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A Tribute to Pema Tseden, 1969-2023

Updated: Sep 10, 2023

A consideration of the films and cultural legacy of Tibetan filmmaker and writer Pema Tseden.

Pema Tseden on the set of THARLO

In his process of telling impeccably crafted cinematic stories, Pema Tseden became arguably the first Tibetan director to film in Tibet, in Tibetan language, with Tibetan cast & crew. His impact widened further, when he started working as a producer to elevate Tibetan artists when they sought to direct their own films - engendering what many refer to as a Tibetan New Wave. Pema mastered the art of storytelling in a repressive regime. He often walked a line of allegory and metaphor, without losing genuine human emotion in his stories. His loss is tremendous.

Ahead of what may be one of Pema's last film premieres next week, we collect here, some of the considerations and tributes to Pema's body of work, starting with dGenerate Films President Karin Chien. For more on Pema Tseden's films, please visit:

The Search (2009)

Old Dog(2011)

Tharlo (2016)

Jinpa (2018)



Pema Tseden: 1969–2023

by Karin Chien

“This week, we learned of the immeasurable loss of Tibetan filmmaker Pema Tseden. Pema is a rare filmmaker who commanded a mastery of storytelling and of the cinematic language. And then, Pema carried a community on his shoulders.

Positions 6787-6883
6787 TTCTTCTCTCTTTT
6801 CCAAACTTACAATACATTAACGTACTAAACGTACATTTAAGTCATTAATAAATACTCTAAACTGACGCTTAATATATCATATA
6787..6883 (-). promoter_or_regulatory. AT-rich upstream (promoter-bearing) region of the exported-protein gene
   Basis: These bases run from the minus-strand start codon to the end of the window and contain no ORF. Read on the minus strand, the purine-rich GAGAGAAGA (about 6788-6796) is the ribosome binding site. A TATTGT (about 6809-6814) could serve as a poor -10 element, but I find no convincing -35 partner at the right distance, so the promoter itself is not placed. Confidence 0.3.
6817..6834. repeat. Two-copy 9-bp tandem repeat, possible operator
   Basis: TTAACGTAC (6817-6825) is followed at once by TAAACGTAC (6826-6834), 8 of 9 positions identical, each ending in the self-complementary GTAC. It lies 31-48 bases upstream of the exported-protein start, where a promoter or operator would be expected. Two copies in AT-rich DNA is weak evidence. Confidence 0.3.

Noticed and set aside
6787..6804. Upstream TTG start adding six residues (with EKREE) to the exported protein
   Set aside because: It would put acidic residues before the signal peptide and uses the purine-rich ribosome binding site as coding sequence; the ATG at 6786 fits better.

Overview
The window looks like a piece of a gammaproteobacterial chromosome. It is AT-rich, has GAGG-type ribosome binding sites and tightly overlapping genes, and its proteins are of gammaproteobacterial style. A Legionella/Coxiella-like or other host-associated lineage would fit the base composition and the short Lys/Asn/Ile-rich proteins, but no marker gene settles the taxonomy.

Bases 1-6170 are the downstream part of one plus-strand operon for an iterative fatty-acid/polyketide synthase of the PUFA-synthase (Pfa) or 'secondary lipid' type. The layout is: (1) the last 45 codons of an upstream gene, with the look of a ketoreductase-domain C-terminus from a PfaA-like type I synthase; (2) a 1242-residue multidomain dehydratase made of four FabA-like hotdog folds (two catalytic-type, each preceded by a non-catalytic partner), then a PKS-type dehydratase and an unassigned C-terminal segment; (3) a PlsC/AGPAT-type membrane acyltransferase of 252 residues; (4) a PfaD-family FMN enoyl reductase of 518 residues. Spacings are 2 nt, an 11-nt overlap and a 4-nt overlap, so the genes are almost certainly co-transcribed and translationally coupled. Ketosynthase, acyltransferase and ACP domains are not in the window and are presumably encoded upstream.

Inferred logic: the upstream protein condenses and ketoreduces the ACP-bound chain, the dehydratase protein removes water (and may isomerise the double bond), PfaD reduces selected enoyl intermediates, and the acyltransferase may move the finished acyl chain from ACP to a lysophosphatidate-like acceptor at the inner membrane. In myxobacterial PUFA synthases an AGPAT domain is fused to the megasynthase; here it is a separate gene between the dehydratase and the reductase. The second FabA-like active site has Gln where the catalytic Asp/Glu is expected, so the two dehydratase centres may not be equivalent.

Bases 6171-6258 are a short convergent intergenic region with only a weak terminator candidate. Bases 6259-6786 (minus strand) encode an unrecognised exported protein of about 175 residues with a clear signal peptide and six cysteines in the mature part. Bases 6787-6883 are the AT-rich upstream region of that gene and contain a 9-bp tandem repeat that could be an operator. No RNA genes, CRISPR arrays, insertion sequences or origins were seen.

In many ways, Pema was the first and he worked hard to produce and champion the work of so many brilliant Tibetan filmmakers to follow. I had long admired Pema’s work before I met him. It was our vision to work with Pema when we started dGenerate Films in 2008. Then when I met Pema, I learned so much from his humanity and his deep kindness. He was always there to take care of us, his friends.
We lost Pema at the peak of his artistry, he had so much more to say and to show us. Pema’s loss leaves a giant hole in global cinema and in our community. It’s one of our greatest honors to have worked with Pema, and to have the privilege to continue to work on The Search, Old Dog, Tharlo, and Jinpa. I hope you have the chance to discover Pema’s work.”


British Film Institute:

Pema Tseden obituary: filmmaker who defined Tibetan cinema

As director, writer, translator and mentor, Pema Tseden, who has died aged 53, was the major figure in Tibetan film culture.

By Tony Rayns

The later films all start from some small incident or situation and then skilfully tease out its repercussions and implications. Often the trigger is some tension between Tibetan and Chinese ways of thinking: the (black) market in China for Tibetan mastiffs in Old Dog, Beijing’s demand that all Tibetans should have ID cards in Tharlo, national policies about restricting family size in Balloon. But Jinpa transcends such issues: it’s a Borges-like fable about a trucker who runs over a sheep while crossing the Kekexili Plateau and finds that he shares his name with a young hitchhiker who’s on a mission to murder an enemy. The film explores Buddhist morality and notions of cyclical time, steadily undermining the bedrock realism of its observation. I suspect it will stand as Pema Tseden’s greatest film.

NY Times:

Pema Tseden, Pioneering Tibetan Filmmaker, Is Dead at 53